# Module 4

## STATISTICS

### Replacement Level

• Normal distribution bell curve
• In the middle of the distribution the mean, median, and mode are the same
• You can try to apply the normal distribution to baseball talent
• But we usually measure outcomes, not talent
• Be clear about what you’re doing
• Bill James first to write about “replacement level” instead of just average (1984 abstract, 1985 abstract)
• Earlier writers argued for using average as the comparison point
• James also argues that baseball talent is not normally distributed, it’s skewed.
• Keith Woolner has a great explanation of replacement level in 2002 Baseball Prospectus Annual
• Some people talk about replacement level as “the bench player” while others talk about the “zero cost option” (free agents, 26th man, etc.).  Make sure you understand
• Best method of using replacement level is to do it for each position

## TECHNOLOGY

### R and R Studio Overview

• Graphic interface, presenting graphics, exploring data, fitting statistical models
• Interpreted language, not compiled
• SQL works for data
• Console is on the left of the window and is where the coding takes place
• Environment tab is on the top right and displays your variables while moving through the code
• History tab is also on the top right.  The “To Source” button sends selected code to a text editor window that can be used to save code for later use.
• Help is on the bottom right and is very good, detailed
• Set variables as you would in traditional programming (e.g. a = 2 + 4, a =6)
• You can highlight code and then use the “Run” command in the Source window, then just the highlighted code gets run
• Before you start doing work you need to “Set a Working Directory”

### R Tips and Tricks

• CTRL + L clears all information in the Console
• Up and Down arrow keys allow you to cycle through the different commands you have already typed into the Console, an easy way to rerun a command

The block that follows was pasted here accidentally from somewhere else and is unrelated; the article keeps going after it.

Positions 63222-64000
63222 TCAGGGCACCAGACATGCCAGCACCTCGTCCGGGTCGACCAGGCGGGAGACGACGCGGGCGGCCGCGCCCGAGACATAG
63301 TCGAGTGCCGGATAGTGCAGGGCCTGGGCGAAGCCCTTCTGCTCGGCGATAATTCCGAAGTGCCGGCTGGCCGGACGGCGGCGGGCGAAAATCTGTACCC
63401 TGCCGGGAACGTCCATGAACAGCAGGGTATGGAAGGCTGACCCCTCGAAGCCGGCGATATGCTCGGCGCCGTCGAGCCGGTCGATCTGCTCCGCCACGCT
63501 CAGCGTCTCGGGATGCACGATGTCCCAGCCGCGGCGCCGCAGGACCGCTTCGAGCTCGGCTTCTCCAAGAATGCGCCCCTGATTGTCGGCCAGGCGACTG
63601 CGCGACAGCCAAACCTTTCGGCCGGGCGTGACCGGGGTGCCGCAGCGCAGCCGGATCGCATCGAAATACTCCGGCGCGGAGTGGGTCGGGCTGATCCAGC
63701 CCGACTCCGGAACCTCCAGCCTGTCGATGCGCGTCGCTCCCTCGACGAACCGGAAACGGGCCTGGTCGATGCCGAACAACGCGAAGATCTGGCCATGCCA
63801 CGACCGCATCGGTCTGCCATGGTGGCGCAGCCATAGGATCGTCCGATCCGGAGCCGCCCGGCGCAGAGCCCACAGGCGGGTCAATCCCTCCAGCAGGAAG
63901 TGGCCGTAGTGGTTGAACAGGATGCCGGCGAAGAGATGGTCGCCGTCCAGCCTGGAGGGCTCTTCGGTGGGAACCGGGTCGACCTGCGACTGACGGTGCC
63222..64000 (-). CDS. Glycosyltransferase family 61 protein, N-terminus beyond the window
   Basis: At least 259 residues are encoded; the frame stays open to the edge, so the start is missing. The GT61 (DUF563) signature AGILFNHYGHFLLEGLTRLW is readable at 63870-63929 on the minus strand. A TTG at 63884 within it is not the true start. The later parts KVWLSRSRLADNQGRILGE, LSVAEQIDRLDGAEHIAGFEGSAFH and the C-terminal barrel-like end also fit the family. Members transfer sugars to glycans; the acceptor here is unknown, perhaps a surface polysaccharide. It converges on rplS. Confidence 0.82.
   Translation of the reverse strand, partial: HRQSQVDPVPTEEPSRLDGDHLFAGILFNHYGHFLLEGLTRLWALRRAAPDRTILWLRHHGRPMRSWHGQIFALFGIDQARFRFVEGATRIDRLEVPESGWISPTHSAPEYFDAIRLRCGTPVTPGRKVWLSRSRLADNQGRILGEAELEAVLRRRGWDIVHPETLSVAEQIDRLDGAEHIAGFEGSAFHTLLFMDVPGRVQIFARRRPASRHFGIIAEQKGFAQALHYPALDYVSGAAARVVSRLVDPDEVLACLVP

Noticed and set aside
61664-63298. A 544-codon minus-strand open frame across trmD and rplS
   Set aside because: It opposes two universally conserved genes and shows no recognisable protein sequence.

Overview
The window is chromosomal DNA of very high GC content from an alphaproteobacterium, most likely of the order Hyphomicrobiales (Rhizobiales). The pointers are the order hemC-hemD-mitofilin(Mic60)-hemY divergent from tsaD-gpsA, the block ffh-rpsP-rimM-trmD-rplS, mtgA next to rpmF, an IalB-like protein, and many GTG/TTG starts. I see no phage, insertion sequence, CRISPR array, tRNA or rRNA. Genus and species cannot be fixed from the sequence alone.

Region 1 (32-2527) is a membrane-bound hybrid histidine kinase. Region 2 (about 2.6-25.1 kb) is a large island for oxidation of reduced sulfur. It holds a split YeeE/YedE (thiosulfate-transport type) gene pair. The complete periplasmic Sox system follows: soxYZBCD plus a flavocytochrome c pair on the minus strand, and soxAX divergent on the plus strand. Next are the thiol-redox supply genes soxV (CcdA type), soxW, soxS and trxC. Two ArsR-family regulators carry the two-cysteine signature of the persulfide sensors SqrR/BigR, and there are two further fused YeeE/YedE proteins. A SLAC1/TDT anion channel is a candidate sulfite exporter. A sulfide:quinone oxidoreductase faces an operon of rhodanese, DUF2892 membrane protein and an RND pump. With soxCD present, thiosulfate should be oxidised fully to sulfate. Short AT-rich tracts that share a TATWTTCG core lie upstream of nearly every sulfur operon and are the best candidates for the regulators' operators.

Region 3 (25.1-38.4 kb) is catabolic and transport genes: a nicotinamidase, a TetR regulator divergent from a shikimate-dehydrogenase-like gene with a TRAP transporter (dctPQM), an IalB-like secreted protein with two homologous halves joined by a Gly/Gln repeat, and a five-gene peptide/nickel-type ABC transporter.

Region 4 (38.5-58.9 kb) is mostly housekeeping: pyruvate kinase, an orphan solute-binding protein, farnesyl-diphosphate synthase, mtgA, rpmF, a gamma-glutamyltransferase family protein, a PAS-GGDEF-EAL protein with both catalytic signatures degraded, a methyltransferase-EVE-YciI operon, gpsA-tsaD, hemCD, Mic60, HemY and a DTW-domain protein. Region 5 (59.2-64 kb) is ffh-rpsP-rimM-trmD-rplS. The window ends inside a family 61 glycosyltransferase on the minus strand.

### R Variable TYpes

• Can hover over variables in the “Environment” tab to see what type of variable you have (string, number, etc.)
• Numeric
• String
• Logical (Boolean, True/False)

### R Data Frames

• Similar to a spreadsheet or database
• Multiple columns, each column can be of different data type

### R Console Commands

• summar(dataset_name) – returns min, max, median, mean, 1st quartile, 3rd quartile for each field in the dataset
• view(dataset_name) – loads the data set into a table view
• mode(variable_name) – returns the data type (str, num, bool)
• plot(dataset\$fieldname_for_x_axis,dataset\$fieldname_for_y_axis,xlab=”x axis label”,ylab=”y axis label”, pch = “plot data point type e.g. diamond, circle, etc.”, col=”color of plot data points”) – scatter plot of one field on the x axis and one field on the y axis
• sqrt(dataset_name\$fieldname) – square root
• head(dataset_name) – gives top several records at the top of the dataset
• tail(dataset_name) – bottom six records in the dataset

## HISTORY

### Allan Roth

• First full-time statistician employee for an MLB club
• Suggested tracking all kind of split information (day/night, left/right, counts, batted ball location, etc.)
• A huge data collection driver
• In 1950 Branch Rickey went to PIT, but Roth stayed with Dodgers.
• The 1954 LIFE article from Rickey and Roth was groundbreaking
• First time run differential was used to analyze success
• They modelled offense and defense using the formulas they built
• O – D = G
• Offense – Defense = Games Behind
• Offense = OBP + ISO + “Clutch”
• Defense = OPP BA + WALK/HBP + “Pitching Clutch” – Strike Outs – Fielding